27. Predictive maintenance for custom production machines

    Predictive maintenance combines the processing of large quantities of measured data with machine and plant process models to obtain accurate wear data for machine parts and potentially achieve significant economic savings. Currently, it is an intensively used, applied and researched topic of science and research. The topic of the thesis is related to a specific MPO project.

    Tutor: Grepl Robert, doc. Ing., Ph.D.

  28. Residual lifetime of parts with residual stresses

    The aim of the PhD thesis is determination of mechanism of crack propagation in bodies with residual stresses induced during manufacturing process. The PhD student will contribute to the better understanding of damage mechanism of bodies with residual stresses, to refine the applied methods for estimation of residual lifetime and to the safer operation of studied parts. FE system Ansys and mathematical software Matlab will be used for necessary numerical calculations.

    Tutor: Náhlík Luboš, doc. Ing., Ph.D.

  29. Sensitivity analysis of factors influencing secondary cooling in continuous casting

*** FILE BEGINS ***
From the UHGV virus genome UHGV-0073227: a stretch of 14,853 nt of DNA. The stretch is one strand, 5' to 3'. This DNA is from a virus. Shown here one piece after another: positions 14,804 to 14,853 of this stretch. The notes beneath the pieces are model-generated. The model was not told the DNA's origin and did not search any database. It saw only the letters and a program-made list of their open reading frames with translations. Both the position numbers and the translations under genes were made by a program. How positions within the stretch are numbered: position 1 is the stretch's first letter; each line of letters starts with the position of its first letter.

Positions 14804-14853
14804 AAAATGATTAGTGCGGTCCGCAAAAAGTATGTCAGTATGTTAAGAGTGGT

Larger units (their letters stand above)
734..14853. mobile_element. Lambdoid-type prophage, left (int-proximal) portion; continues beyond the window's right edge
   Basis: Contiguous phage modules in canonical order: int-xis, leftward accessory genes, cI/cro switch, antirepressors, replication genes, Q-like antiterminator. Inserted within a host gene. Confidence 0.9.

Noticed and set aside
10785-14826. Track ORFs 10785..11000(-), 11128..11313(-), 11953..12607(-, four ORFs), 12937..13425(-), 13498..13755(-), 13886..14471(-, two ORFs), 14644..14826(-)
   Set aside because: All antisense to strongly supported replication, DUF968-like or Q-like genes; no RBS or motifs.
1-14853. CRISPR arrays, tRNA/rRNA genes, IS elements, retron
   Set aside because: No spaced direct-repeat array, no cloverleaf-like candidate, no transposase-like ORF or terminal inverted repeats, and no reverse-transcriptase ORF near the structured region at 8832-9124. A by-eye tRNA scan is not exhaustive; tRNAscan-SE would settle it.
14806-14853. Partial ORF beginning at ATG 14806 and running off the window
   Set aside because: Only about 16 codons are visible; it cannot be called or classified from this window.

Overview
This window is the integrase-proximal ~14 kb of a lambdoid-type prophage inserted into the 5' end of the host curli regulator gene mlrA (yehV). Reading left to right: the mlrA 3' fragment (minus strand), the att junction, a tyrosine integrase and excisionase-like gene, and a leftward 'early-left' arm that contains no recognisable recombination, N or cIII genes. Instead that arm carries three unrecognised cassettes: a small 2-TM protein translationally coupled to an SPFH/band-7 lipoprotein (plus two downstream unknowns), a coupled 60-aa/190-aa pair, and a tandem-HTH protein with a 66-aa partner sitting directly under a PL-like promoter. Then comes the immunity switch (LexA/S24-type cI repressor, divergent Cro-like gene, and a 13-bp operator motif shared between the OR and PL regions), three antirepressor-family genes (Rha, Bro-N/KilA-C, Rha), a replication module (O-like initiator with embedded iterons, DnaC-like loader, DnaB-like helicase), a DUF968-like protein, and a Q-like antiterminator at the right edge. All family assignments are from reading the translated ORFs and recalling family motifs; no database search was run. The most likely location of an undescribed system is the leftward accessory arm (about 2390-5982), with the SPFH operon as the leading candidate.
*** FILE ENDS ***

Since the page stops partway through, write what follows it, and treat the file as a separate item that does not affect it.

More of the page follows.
This theme is focused on the secondary cooling in continuous casting applications. Cooling of hot surfaces by water or air-water nozzles is often used in technical practice. Mathematical models of monitored processes need to use realistic boundary conditions, which depend on many parameters. Clarification and generalization of the influence of the most important parameters on the heat transfer intensity would be the aim of the doctoral study.

    Tutor: Kotrbáček Petr, doc. Ing., Ph.D.

  30. Separation of fatigue crack closure mechanisms

    Mechanism of fatigue crack closure is well described in the literature and confirmed experimentally. Separation of the crack closure components is useful to explain the significance of each mechanism responsible for the resistance of material against fatigue crack propagation. Therefore aim of the work will lie in the quantitative estimation of the fatigue crack closure based on numerical models as well as based on experimental data.

    Tutor: Hutař Pavel, doc. Ing., Ph.D.

  31. Stability of Bi-Piezo-Material Notch